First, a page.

Strauss wrote the tone poem Tod und Verklarung (Death and Transfiguration) in 1888/89. He depicts the last moments of an artist on his deathbed reflecting on his youth. At the behest of Strauss, his friend Alexander Ritter wrote an interpretation of Tod und Verklarung in a poem; in effect a programme note. Jansons and his Bavarian players, this time in the Herkulessaal, provide an exquisitely paced and affecting performance of the score creating a glorious wash of orchestral sound. This is one of the finest performances of Tod und Verklarung I have heard. Of the competitors admiration is due to Herbert von Karajan and the Berliner Philharmoniker for their plush 1972/3 and 1982 accounts both on Deutsche Grammophon. There are two more admirable accounts from the Staatskapelle Dresden that I enjoy playing: first with Rudolf Kempe conducting at the Lukaskirche, Dresden in 1971 on EMI and second under Karl Böhm recorded live in 1972 at the Salzburg festival on Deutsche Grammophon. Worthy of praise too is a striking and much more recent account on Reference Recordings from the Pittsburgh Symphony Orchestra under Manfred Honeck recorded in 2012 at Heinz Hall Pittsburgh.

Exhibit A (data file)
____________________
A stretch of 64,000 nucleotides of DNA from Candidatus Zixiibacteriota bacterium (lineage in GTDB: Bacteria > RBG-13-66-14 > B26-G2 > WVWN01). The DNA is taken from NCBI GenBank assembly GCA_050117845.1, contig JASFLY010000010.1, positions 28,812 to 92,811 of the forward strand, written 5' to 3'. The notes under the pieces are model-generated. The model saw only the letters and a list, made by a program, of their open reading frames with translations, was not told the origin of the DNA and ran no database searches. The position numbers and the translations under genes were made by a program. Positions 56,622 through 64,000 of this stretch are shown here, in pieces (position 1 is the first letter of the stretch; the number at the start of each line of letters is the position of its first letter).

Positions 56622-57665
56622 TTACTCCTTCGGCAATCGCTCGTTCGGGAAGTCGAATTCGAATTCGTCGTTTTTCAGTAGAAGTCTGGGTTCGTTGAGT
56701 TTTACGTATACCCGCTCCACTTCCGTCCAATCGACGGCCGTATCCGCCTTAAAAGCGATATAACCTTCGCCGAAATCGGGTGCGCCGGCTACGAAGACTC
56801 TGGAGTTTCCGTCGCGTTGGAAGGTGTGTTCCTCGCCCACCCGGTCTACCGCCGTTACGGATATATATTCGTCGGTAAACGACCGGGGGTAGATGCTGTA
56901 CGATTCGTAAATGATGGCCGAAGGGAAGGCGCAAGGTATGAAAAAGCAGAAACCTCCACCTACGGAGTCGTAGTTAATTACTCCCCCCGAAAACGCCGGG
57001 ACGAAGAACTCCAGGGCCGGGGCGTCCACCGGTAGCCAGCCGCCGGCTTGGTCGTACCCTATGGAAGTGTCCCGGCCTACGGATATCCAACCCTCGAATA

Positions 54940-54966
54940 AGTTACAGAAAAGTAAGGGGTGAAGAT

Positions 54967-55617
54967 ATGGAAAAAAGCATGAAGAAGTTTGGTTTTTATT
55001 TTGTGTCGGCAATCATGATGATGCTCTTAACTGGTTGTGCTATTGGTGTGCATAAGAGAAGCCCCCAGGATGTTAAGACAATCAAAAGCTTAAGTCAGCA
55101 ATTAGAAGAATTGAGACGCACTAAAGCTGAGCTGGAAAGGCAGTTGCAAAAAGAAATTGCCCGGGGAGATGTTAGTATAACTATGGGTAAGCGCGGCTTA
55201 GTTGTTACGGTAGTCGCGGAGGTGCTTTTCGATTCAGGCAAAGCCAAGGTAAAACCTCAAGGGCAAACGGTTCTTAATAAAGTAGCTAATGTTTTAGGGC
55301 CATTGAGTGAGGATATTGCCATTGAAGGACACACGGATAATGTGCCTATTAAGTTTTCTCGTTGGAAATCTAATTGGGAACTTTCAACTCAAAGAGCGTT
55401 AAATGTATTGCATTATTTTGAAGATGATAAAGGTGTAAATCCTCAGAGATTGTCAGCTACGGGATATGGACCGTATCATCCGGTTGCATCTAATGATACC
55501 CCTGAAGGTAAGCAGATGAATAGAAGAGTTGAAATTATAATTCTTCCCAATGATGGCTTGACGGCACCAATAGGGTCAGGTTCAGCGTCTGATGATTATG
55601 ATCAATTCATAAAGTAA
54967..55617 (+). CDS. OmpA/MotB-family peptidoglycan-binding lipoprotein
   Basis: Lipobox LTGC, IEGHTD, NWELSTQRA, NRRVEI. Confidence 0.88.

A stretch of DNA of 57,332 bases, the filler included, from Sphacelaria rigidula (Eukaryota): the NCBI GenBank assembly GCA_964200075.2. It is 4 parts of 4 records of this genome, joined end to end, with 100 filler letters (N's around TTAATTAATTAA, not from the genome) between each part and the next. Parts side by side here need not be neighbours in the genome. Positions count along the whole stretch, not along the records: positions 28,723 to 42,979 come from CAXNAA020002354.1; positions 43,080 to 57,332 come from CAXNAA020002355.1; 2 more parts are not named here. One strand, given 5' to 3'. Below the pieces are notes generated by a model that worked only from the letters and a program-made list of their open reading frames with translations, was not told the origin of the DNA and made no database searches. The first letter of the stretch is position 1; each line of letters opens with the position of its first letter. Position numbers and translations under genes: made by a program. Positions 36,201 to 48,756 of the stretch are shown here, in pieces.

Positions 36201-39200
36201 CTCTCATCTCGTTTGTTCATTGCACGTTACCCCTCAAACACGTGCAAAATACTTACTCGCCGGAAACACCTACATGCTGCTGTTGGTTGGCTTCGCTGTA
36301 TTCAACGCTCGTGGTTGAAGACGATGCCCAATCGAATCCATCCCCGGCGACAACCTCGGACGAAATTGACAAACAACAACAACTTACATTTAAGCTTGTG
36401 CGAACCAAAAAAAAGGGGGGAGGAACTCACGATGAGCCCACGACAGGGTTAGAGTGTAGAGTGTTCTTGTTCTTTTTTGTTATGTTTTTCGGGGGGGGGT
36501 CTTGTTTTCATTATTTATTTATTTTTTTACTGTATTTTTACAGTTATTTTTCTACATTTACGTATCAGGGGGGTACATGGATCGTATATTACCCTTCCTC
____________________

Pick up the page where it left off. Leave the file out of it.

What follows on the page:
There is little to choose between the sound quality of these two concert recordings at two different Munich concert halls. Both are wholly satisfying, being clear, quite warm and well balanced. There is only minor extraneous sound with applause taken out of Eine Alpensinfonie and retained on Tod und Verklarung. The notes contains track numbering errors on the rear inlay card but are otherwise fine.

In summary BR Klassik has issued a highly desirable album of Richard Strauss tone poems performed by an orchestra who knows his music so well.

Michael Cookson